Frisian draughts

a wild form of checkers

Frisian draughts


This form of checkers is still played in Holland, and originally derives from the province Friesland. In Frisian draughts the objective is to capture all your opponent’s pieces (draughts and wolves).

Draughts move diagonally forward to an adjacent empty square. Capture is performed by jumping over an enemy piece to a vacant square on the other side. Capturing is mandatory and you must keep jumping and capturing as long as it is possible. Draughts capture in all directions, also orthogonally, on squares of the same colour. They promote to wolves on the back row (the Frisian name for the King is "wolf"). Wolves may move forwards or backwards on the diagonals. They capture in all directions (also orthogonally, on squares of the same colour) and land anywhere behind the captured piece.

The wolf may only slide three times in a row. Then he must be set free by capture, or by the move of any other of the same player’s pieces. This rule is not valid if the player has only wolves left. In endgames with two wolves against one, the stronger party must win in seven moves, otherwise it’s declared a draw (since he should be able to win faster). Stalemate is a loss.

It is mandatory to select the longest capturing line. If even, one must give precedence to the capture of a wolf. Otherwise, the wolf’s capturing move has precedence. Note that the real Frisian rules are more complicated, so this is a simplification. If a wolf can capture two wolves and a draught can capture three draughts, then preference is given to the latter. However, Frisian rules says that two wolves shall be counted as 4 - ½ = 3½. This is more than 3 draughts, which means that preference should be given to the wolf’s move. However, this does not occur often.

Frisian Draughts is similar to International Draughts. The main difference is that both men and wolves (kings) may capture orthogonally as well as diagonally. Preference must always be given to the longest capturing line. If still equal, the wolf’s capturing move is privileged.

1. Can draughts capture backward? Yes.
2. Does a draught continue jumping after reaching last rank? Yes.
2a. …and can he be crowned and continue jumping? No.
3. Can wolves move any number of squares? Yes.
4. Are captured pieces left on the board until after the move? Yes.
5. Must you choose the move capturing the most pieces? Yes.
5a …and if even, give precedence to a wolf’s capturing move before the capturing move of a draught? Yes.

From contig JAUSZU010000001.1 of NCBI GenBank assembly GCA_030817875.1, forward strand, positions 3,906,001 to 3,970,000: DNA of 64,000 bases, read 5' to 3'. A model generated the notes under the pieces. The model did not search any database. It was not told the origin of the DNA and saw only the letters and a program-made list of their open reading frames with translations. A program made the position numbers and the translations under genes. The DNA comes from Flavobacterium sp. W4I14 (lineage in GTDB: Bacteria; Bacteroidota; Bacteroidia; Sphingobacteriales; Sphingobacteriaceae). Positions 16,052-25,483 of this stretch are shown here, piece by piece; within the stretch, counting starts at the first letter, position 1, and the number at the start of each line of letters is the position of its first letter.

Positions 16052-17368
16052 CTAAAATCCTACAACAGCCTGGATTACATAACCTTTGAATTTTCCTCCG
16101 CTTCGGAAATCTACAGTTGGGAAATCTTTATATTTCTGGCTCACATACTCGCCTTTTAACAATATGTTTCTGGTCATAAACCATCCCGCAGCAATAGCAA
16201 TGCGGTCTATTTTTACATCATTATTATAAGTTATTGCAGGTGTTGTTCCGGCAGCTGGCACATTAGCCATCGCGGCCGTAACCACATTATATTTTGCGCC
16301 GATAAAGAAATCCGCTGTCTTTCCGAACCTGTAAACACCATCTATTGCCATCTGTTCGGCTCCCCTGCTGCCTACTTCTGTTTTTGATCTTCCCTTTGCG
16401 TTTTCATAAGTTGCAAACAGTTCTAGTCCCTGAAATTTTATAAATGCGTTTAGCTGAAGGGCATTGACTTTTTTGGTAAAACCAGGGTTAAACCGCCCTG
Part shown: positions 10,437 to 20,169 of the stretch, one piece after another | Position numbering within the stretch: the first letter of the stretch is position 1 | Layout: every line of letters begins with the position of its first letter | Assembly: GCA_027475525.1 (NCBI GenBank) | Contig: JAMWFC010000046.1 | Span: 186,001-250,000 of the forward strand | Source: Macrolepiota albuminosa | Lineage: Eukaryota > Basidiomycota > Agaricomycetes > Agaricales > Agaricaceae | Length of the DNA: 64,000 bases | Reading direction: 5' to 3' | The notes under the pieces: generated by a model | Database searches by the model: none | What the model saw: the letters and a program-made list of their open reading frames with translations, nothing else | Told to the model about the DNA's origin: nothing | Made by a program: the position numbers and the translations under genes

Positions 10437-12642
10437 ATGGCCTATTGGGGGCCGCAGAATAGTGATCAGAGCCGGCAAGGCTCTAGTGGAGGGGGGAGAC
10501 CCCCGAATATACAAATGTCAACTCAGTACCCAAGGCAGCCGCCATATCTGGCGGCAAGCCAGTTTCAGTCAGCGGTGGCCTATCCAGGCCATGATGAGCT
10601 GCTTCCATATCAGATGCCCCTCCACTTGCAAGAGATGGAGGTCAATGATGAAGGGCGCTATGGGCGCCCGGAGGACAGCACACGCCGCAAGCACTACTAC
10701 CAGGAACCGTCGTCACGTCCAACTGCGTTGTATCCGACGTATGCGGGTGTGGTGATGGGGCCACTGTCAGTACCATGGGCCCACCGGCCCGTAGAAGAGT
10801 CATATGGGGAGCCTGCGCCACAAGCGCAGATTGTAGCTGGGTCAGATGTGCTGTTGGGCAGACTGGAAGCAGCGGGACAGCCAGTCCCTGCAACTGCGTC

6. Must you give precedence to the capture of a wolf to the capture of a draught? Yes.
7. Must you give precedence to the capture of two draughts to the capture of one wolf? Yes.


The game was mentioned first time in a book by Swaanenburg, printed in Amsterdam 1725. Around 1750 Lars (Lorentz) Mollberg (1734-1772) visited his relatives in Amsterdam (cf. Michaelsen, 1998). Apparantly he brought the game back to Stockholm where he played it in the sixties. Carl Michael Bellman (1740-95; famous Swedish writer and lyric poet) mentions it in a poem from 1783, about the ‘marquern’-playing corporal Mollberg. The game seems to have survived for a time in Stockholm, as G.J. Billberg mentions the game in his game book from 1838-39.

By way of combinations one must try to attain material advantage, by exchanging one piece for two, or two for three, etc. In the endgame, material advantage generally leads to a win. But two wolves against one wolf is regarded as a draw after seven moves. A rule of thumb is that the wolf’s value is equal to 2 draughts. If both parties have a wolf, subsequent wolves are of less value.

A good strategy is to try and get the first wolf, because this piece will cause a lot of damage to the opponent, provided he cannot capture the wolf quickly. You should try to hinder the opponent from getting a wolf, by keeping your lines closed so that he cannot break through. Remember that pieces can capture backwards, so you do not necessarily need to keep a thick layer of draughts in the last rows. Pieces that are too far advanced become fragile. You should try to keep your side organised in effective blocks, instead of spreading them out in many isolated pieces.

In my program, the Frisian rules are enforced, with some exceptions (see above). The seven moves rule in endgames with two wolves against one is not enforced. (The player can himself check the moves list.) Nor is it necessary to enforce the rule that wolf vs. wolf is a draw.


Billberg, G.J. (1838-1839). Hand-bibliothek för sällskapsnöjen, eller systematiskt ordnande spel, lekar och konster. Stockholm.

Michaelsen, P. (1998). ‘Somme trak også tavl’. Ord og Sag 18, 1998.

☛  You can download my free Frisian draughts program here (updated 2017-06-06), but you must own the software Zillions of Games to be able to run it. (I recommend the download version.)

☛  Also visit Frisian draughts, a Dutch page about Frisian draughts, and

☛  See also: Frisian Draughts 2.0 (here)

© Mats Winther 2006